UK Parliament / Jessica Taylor

Campaigners have accused the UK Government of burying important research that looked at people’s experiences of conversion therapy in Britain.

A report was commissioned more than two years ago during Theresa May’s time as Prime Minister, and was funded by the Government Equalities Office.

Led by Adam Jowett, of Coventry University’s Psychological, Social and Behavioural Sciences department, the research called for people to share their first-hand experiences of conversion therapy in the UK.

This was based on “whether it happened in a medical, commercial or faith-based context”.

Conversion therapy refers to any attempt at changing a person’s sexuality or gender identity, and often involves techniques such as electroshock therapy or prayer.

More than two years on and the report is still nowhere to be seen.

After a Freedom of Information request, the BBC discovered that a final draft of the report was received on 15 December 2020.

“It sounds like it’s just been buried in a drawer somewhere and it’s not that urgent,” said Matt Hyndman, co-founder of the Ban Conversion Therapy campaign group.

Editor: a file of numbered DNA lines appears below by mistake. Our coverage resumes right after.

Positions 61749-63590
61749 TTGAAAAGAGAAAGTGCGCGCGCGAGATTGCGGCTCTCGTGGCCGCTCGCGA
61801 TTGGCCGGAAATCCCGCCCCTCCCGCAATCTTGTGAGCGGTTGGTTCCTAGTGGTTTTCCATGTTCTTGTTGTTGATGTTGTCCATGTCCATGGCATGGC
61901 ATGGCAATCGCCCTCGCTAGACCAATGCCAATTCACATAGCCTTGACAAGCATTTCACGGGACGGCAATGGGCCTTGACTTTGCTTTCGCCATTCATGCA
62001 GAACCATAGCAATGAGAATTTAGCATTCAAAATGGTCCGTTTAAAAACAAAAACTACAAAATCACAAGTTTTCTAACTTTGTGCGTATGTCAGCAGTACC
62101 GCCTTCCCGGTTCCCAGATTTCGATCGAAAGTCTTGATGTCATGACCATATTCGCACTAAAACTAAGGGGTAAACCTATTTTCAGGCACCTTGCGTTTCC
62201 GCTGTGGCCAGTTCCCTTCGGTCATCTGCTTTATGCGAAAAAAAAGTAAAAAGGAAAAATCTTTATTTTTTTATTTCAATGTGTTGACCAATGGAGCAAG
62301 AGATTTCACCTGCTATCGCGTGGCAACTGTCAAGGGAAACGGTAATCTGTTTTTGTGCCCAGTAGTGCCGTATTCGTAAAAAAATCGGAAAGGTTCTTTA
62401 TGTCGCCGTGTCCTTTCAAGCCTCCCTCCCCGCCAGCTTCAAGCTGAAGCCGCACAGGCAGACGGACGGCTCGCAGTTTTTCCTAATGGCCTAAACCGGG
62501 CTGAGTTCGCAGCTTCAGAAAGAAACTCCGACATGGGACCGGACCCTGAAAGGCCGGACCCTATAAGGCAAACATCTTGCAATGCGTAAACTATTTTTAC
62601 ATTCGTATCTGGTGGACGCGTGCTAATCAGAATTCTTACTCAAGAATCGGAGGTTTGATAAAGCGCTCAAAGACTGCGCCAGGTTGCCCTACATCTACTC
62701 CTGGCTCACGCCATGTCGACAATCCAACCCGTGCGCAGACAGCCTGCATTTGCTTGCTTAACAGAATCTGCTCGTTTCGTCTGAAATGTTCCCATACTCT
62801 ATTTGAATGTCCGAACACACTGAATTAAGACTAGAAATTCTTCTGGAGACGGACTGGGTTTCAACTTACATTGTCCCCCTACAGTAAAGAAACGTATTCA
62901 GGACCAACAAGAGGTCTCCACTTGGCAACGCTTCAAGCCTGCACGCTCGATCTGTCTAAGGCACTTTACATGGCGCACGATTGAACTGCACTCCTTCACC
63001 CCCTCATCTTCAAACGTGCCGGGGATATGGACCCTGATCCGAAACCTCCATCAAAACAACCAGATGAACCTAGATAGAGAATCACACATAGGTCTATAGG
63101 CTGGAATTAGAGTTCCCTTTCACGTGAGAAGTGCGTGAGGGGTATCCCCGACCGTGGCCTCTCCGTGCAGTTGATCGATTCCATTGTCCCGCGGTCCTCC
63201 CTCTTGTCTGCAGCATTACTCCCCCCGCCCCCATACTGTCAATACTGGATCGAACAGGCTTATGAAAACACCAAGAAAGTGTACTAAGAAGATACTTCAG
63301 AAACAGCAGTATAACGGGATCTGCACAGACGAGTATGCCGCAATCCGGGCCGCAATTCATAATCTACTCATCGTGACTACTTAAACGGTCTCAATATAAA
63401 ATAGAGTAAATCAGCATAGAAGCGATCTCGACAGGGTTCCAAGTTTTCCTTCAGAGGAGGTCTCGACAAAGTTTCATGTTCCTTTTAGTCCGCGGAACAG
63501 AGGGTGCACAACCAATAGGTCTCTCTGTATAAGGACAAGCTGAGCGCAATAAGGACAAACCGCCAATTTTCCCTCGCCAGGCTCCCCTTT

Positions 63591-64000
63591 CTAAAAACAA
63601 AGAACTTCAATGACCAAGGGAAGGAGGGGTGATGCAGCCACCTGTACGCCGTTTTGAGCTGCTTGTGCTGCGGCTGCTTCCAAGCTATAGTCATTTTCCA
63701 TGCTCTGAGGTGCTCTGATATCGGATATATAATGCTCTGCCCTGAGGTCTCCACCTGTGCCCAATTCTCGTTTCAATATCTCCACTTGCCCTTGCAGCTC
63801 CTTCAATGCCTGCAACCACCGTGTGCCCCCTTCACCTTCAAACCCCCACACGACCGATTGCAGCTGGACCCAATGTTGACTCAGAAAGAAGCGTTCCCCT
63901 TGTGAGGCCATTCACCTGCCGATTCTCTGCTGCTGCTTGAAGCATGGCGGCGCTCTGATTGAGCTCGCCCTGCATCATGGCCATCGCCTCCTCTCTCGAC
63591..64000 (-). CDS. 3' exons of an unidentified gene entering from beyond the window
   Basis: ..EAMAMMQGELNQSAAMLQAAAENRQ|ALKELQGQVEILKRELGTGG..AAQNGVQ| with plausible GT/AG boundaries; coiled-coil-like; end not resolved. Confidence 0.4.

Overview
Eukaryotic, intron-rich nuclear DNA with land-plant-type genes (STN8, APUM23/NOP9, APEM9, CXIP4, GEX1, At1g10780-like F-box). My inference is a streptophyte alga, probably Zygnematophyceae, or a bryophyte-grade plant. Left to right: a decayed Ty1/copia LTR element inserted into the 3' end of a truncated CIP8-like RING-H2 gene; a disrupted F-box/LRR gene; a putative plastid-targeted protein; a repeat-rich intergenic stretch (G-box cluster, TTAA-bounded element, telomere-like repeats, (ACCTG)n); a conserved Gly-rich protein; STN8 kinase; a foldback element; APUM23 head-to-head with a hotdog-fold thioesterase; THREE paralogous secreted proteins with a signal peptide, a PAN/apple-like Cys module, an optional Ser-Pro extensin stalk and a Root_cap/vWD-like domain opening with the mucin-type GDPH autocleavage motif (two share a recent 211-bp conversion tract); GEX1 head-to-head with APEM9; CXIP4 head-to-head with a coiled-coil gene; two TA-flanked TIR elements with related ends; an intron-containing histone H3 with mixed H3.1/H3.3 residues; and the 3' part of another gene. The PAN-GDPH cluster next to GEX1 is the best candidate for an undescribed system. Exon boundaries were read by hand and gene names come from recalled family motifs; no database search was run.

He added that considering the urgency of the issue and the fact that meaningful legislation to ban the practice would protect thousands of vulnerable LGBTQ+ people, the report should have been published back in January.

“If they’ve commissioned a study which says conversion therapy is happening and it’s quite severe and they’ve been delaying to ban it, it’s not a good look,” Hyndman said.

“We have so many stories of people and organisations that can attest to the harm it causes.”

Boris Johnson’s Conservative government has been criticised for ‘dragging their feet’ by campaigners.

The Prime Minister has previously described conversion therapy as an “abhorrent” practice, but has yet to make any clear judgement on outlawing it.

Instead, the government has said they will publish this report after a public consultation on the matter is launched in September.

“Our approach is based on a range of evidence, which we will publish alongside the consultation, including the Coventry University report,” a government spokesperson said.